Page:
Movie Review: <em>How Do You Know</em>

Reese Witherspoon and Paul Rudd do not always make great movies, but when given the chance they rise to it. Both are as funny and enjoyable as they’ve ever been. George and Lisa would make a great couple, if only they would wake up and go for it!

Movie Review: TRON: Legacy

December 18, 2010 – 1:40 pm | 2 Comments
Movie Review: <em>TRON: Legacy</em>

Disney’s sequel is an immense, vividly hued carnival for the eyes. What it lacks in smart dialogue and nuance—and it does certainly lack these things—it makes up for with astounding visual effects.

The Weekly Listicle: The 10 Best Videogame Movies AREN’T Based On Videogames

December 16, 2010 – 8:53 pm | 2 Comments
The Weekly Listicle: The 10 Best Videogame Movies AREN’T Based On Videogames

So where exactly are the good videogame movies? They’re everywhere, if you know where to look. They’re just not based on videogames. With TRON Legacy in theaters this weekend, Dan Fields and I (William Bibbiani!) thought this would be a good time to explain why the best videogame movies – so far – aren’t based on a specific videogame. These are movies that capture the distinctive feeling of playing a great videogame or expertly dramatize concepts unique to that medium, something the directors of actual videogame movies rarely seem to grasp.

A Watchful Eye On… Sherlock Holmes

December 15, 2010 – 8:10 pm |
A Watchful Eye On… Sherlock Holmes

Sherlock Holmes as a strict Victorian period piece is over and done with, but the character still has potential in a new context. The only rule is not to stray from the unique faculties that make Sherlock such a distinctive and popular hero. If the story’s focus ceases to be the detective’s brilliant deductive logic, then the magic is lost and the character wasted. If, however, due attention and respect are paid to this detail, the rest is free and open to broader interpretation.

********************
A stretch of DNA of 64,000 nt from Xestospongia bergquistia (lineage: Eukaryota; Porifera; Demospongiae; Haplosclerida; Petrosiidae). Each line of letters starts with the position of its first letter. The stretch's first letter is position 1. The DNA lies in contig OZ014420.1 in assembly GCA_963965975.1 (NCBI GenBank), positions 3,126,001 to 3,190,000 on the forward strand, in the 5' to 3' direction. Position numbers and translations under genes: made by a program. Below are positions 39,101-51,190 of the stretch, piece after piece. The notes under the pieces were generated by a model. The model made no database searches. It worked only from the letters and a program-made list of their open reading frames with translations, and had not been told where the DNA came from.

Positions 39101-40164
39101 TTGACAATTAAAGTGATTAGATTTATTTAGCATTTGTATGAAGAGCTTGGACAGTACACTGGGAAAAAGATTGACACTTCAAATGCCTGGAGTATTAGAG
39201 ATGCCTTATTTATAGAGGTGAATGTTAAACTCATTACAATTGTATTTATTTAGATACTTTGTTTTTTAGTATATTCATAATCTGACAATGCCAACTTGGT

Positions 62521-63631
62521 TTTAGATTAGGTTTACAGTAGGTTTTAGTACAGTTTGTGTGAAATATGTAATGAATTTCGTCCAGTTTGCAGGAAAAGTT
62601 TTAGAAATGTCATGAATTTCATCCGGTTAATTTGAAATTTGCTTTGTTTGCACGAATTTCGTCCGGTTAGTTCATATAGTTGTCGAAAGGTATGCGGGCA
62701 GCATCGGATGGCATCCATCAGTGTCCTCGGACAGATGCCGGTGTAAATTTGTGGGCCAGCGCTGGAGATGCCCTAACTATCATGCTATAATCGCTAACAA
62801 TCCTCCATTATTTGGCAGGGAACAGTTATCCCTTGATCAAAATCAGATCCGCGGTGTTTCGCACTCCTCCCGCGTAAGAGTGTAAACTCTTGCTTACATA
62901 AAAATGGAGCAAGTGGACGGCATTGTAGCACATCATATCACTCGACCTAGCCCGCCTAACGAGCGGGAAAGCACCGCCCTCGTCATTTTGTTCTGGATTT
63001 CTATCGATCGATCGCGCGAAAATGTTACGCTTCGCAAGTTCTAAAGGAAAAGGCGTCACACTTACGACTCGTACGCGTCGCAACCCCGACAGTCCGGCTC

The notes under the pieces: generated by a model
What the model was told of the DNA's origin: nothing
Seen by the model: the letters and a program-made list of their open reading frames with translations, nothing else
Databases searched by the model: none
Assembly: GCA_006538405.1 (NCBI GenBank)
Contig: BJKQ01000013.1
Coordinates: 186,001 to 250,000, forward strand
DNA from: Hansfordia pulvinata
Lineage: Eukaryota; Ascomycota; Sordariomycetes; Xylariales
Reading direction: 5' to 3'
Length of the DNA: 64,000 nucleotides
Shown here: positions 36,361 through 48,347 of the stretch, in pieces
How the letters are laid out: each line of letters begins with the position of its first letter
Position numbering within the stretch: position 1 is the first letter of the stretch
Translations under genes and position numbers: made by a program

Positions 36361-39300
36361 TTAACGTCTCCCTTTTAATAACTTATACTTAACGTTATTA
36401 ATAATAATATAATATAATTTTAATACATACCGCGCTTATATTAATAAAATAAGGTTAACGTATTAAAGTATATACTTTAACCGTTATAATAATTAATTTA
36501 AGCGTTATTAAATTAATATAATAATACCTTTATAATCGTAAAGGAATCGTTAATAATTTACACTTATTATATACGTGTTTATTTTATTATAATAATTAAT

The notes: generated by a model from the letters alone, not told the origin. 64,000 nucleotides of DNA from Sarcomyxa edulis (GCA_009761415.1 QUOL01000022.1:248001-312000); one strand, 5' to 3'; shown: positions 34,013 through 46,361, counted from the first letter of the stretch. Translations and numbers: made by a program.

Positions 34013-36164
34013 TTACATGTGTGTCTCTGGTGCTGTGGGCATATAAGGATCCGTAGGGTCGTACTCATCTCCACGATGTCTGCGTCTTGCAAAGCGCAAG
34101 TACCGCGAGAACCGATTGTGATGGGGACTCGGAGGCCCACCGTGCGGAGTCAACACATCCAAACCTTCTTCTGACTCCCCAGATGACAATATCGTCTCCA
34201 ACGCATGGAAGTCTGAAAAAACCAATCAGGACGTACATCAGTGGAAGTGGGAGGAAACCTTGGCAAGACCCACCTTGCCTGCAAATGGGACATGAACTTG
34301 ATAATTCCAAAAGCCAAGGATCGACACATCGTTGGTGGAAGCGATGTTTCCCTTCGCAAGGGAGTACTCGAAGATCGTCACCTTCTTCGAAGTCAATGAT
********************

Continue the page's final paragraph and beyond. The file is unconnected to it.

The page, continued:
Dance Review: San Francisco Ballet’s Nutcracker

December 14, 2010 – 1:17 pm | 3 Comments
Dance Review: San Francisco Ballet’s <em>Nutcracker</em>

For sheer production values, though, the San Francisco Ballet Nutcracker remains at the top of the list. The latest incarnation of the classic, choreographed by SFB Artistic Director Helgi Tomasson, debuted in 2004. It shifts the focus from the nineteenth-century Biedermeier period seen in past productions and brings the story forward to Edwardian San Francisco during the time of the Panama Pacific International Exhibition. Capitalizing on the distinctive architecture of the city, Tomasson has presented a Nutcracker that is uniquely San Francisco.

Farewell to the Future: Iconic “Sleeper” House is Foreclosed On

December 13, 2010 – 5:47 pm |
Farewell to the Future: Iconic “Sleeper” House is Foreclosed On

By 1973, the “technological faith, confidence, and competence” Hines sees embodied in the modernism of the early sixties had already taken a battering. Deaton’s Sculptured House stood empty, its interior still unfinished, when the makers of Sleeper came looking for locations.

Tom Russell: American Primitive Man

December 13, 2010 – 6:00 am |
Tom Russell: American Primitive Man

Every Tom Russell song has something to say about the human heart. In each voice he invokes there are universal echoes of love, doubt, weakness, fear, restlessness and faith. The figure of the wanderer – whether soldier, cowboy, nomad, pioneer, outcast or pilgrim – passes again and again through his work.